Thursday, May 19, 2022

A class experiment about investing in Venezuela and Switzerland

With the help of Erik Solé, a teaching assitant, I ran a class experiment (in my Introduction to Economics course at the new degree on Contemporary History, Politics and Economics at my University, UAB) using the instructions of the e-book “Experiencing Economics” of the CORE Project, based on the very useful Classex platform of experiments in class with mobile phones.

One of the experiments suggested by this e-book consists of asking students to play a “Coordination Game” where they have to decide whether to invest or not in pairs. It is a 2x2 game where they are randomly paired with another (unknown) student. They have 5 units of payoff to invest, and these 5 units become 10 only when both players invest. If you invest and your couple does not, you lose your 5 units.  Each pair is secretely told in the instructions that he or she is in one of two specific countries, one suggesting a narrative of stability and another one of instability. Instead of Germany and Greece (the countries originally suggested by the Classex platform, incidentally located in a German university), I changed the names of these two countries to Switzerland and Venezuela. I thought that the contrast of messages would be clearer in the current context. Britain and France after the Brexit referendum was another variation that is mentioned in the e-book to having been used by others previously -with similar results to our experiment.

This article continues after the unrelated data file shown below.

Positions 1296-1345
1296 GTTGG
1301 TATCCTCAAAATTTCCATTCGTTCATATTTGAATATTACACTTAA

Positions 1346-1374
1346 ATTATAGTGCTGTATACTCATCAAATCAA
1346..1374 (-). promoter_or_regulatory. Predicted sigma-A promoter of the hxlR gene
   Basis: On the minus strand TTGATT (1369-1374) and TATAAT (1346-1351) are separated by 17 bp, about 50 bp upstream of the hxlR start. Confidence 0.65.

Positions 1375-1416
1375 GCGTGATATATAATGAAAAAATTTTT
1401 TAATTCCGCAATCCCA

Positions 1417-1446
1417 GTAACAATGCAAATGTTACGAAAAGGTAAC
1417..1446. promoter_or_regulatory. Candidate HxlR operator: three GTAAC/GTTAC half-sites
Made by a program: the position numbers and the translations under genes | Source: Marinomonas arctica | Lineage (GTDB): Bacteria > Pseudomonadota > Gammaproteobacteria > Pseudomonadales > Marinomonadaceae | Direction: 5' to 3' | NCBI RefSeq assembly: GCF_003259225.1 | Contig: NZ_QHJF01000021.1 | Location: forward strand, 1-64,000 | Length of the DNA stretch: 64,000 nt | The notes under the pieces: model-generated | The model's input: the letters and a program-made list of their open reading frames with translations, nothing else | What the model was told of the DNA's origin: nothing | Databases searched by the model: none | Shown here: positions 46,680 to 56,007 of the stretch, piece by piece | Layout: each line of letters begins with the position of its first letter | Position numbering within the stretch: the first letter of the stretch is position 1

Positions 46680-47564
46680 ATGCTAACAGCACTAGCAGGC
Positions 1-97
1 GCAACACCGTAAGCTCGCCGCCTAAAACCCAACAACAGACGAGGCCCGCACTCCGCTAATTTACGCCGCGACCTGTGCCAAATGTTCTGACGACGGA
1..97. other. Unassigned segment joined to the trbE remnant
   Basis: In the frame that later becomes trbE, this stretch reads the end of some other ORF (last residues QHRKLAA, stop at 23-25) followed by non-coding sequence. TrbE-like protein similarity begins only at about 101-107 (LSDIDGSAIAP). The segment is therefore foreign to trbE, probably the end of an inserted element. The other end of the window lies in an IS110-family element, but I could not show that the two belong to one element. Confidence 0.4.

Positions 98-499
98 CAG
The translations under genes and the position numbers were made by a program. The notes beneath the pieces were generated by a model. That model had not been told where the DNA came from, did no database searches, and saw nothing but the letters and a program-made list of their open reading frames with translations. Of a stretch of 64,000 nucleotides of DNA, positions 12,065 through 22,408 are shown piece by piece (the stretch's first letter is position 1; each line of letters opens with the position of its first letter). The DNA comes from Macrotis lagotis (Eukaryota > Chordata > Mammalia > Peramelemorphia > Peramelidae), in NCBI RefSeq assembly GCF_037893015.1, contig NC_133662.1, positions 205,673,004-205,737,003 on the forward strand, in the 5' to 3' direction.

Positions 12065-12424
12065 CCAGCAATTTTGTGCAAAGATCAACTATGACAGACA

The results of the experiment were striking, although in line with previous similar experiments.  77% of the pairs of students that received a message saying that they were in Switzerland, coordinated in the efficient outcome (both players invested), and none of them coincided in the non-investment outcome. In the rest of random pairs, one student invested and the other did not.

However, of those that were suggested to think that they were in Venezuela, only 22% of pairs coordinated in the joint investment outcome (although the payoffs were the same). 33% of these pairs coincided in choosing not to invest simultaneously, and in the rest of pairs, one student invested and the other did not.

77% versus 22% is a big difference, which I didn’t expect. It is consistent with similar games having been played in other universitites, according to the e-book “Experiencing Economics” of the CORE Project.

Experiments in class using smartphones are an engaging way to explain simple economic and game-theoretic models. Coordination is important, and narratives and expectations may help explain why it is challenging, and the absence or presence of trust may explain investment cycles and many other social and economic phenomena.

At our University, UAB, we will have in July a workshop to diffuse to other teaching Faculty the usefulness of these experiments and other ideas and resources to innovate in the teaching of Economics.

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